<p><strong>2008</strong></p>
<p>Troubled actor Robert Downey Jr cements his comeback from drug problems by bagging the lead role in Iron Man. Two further films follow</p>

film
Arts and Entertainment

theatre
Arts and Entertainment
Tycoons' text: Warren Buffett and Bill Gates both cite John Brookes' 'Business Adventures' as their favourite book

books
Independent
Travel Shop
the manor
Up to 70% off luxury travel
on city breaks Find out more
santorini
Up to 70% off luxury travel
on chic beach resorts Find out more
sardina foodie
Up to 70% off luxury travel
on country retreats Find out more
Latest stories from i100
Have you tried new the Independent Digital Edition apps?

ES Rentals

    Independent Dating
    and  

    By clicking 'Search' you
    are agreeing to our
    Terms of Use.

    The children were playing in the street with toy guns. The air strikes were tragically real

    The air strikes were tragically real

    The children were playing in the street with toy guns
    Boozy, ignorant, intolerant, but very polite – The British, as others see us

    Britain as others see us

    Boozy, ignorant, intolerant, but very polite
    Countries that don’t survey their tigers risk losing them altogether

    Countries that don’t survey their tigers risk losing them

    Jonathon Porritt sounds the alarm
    How did our legends really begin?

    How did our legends really begin?

    Applying the theory of evolution to the world's many mythologies
    Watch out: Lambrusco is back on the menu

    Lambrusco is back on the menu

    Naff Seventies corner-shop staple is this year's Aperol Spritz
    A new Russian revolution: Cracks start to appear in Putin’s Kremlin power bloc

    A new Russian revolution

    Cracks start to appear in Putin’s Kremlin power bloc
    Eugene de Kock: Apartheid’s sadistic killer that his country cannot forgive

    Apartheid’s sadistic killer that his country cannot forgive

    The debate rages in South Africa over whether Eugene de Kock should ever be released from jail
    Standing my ground: If sitting is bad for your health, what happens when you stay on your feet for a whole month?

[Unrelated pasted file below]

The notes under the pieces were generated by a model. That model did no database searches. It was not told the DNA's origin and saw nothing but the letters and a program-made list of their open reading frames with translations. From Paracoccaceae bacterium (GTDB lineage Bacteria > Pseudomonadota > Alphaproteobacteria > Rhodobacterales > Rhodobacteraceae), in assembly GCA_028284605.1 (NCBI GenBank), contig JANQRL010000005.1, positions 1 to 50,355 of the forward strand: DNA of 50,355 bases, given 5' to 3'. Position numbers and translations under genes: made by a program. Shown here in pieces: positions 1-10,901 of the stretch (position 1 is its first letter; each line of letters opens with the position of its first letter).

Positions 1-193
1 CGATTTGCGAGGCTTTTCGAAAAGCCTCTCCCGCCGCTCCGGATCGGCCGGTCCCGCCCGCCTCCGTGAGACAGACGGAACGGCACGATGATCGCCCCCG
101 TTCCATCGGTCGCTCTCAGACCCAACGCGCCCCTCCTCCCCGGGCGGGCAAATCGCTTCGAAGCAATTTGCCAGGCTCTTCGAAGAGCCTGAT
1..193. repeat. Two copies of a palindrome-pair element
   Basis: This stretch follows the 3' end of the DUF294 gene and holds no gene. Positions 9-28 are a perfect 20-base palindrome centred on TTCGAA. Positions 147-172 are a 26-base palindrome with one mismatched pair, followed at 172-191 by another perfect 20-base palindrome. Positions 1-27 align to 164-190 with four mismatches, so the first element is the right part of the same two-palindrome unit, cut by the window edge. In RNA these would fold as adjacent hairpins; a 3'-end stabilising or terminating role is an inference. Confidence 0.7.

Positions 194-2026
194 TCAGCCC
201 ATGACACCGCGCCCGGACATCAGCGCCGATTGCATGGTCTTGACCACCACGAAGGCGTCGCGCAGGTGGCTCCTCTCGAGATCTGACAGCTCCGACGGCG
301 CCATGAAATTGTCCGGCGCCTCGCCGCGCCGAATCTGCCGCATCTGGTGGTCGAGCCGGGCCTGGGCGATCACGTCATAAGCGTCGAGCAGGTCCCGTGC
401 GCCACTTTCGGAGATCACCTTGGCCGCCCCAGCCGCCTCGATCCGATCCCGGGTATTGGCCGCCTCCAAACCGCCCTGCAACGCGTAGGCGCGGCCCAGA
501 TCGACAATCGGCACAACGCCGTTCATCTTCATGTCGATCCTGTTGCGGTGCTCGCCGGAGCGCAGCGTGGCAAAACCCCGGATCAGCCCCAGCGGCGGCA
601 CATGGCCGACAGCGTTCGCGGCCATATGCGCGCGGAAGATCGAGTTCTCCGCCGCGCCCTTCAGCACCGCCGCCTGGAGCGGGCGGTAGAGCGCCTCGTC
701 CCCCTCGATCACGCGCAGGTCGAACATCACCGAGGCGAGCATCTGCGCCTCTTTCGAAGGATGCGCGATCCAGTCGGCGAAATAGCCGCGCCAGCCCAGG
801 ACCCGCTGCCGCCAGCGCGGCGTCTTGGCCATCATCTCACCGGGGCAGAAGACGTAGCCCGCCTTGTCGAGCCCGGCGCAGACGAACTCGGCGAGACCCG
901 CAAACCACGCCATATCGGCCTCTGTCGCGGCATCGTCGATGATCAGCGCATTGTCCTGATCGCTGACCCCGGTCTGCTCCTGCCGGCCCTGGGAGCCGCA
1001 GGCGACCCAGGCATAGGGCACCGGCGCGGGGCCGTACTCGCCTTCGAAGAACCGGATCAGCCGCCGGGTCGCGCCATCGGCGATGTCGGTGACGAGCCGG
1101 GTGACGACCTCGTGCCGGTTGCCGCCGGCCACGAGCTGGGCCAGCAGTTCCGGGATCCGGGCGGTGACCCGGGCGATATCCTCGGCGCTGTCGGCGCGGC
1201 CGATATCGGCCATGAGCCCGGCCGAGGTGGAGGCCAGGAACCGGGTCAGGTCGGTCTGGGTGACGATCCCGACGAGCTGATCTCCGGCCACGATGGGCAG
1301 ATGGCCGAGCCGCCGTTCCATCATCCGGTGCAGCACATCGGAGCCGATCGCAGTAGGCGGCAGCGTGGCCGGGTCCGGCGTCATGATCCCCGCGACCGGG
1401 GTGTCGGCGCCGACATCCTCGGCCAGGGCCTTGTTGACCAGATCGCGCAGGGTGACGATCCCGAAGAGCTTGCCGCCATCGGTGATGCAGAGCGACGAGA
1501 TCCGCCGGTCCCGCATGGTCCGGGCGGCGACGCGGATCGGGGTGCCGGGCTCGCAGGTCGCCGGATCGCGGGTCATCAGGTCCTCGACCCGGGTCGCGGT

Standing my ground

    If sitting is bad for your health, what happens when you stay on your feet for a whole month?
    Commonwealth Games 2014: Dai Greene prays for chance to rebuild after injury agony

    Greene prays for chance to rebuild after injury agony

    Welsh hurdler was World, European and Commonwealth champion, but then the injuries crept in
    Israel-Gaza conflict: Secret report helps Israelis to hide facts

    Patrick Cockburn: Secret report helps Israel to hide facts

    The slickness of Israel's spokesmen is rooted in directions set down by pollster Frank Luntz
    The man who dared to go on holiday

    The man who dared to go on holiday

    New York's mayor has taken a vacation - in a nation that has still to enforce paid leave, it caused quite a stir, reports Rupert Cornwell
    Best comedians: How the professionals go about their funny business, from Sarah Millican to Marcus Brigstocke

    Best comedians: How the professionals go about their funny business

    For all those wanting to know how stand-ups keep standing, here are some of the best moments
    The Guest List 2014: Forget the Man Booker longlist, Literary Editor Katy Guest offers her alternative picks

    The Guest List 2014

    Forget the Man Booker longlist, Literary Editor Katy Guest offers her alternative picks
    Jokes on Hollywood: 'With comedy film audiences shrinking, it’s time to move on'

    Jokes on Hollywood

    With comedy film audiences shrinking, it’s time to move on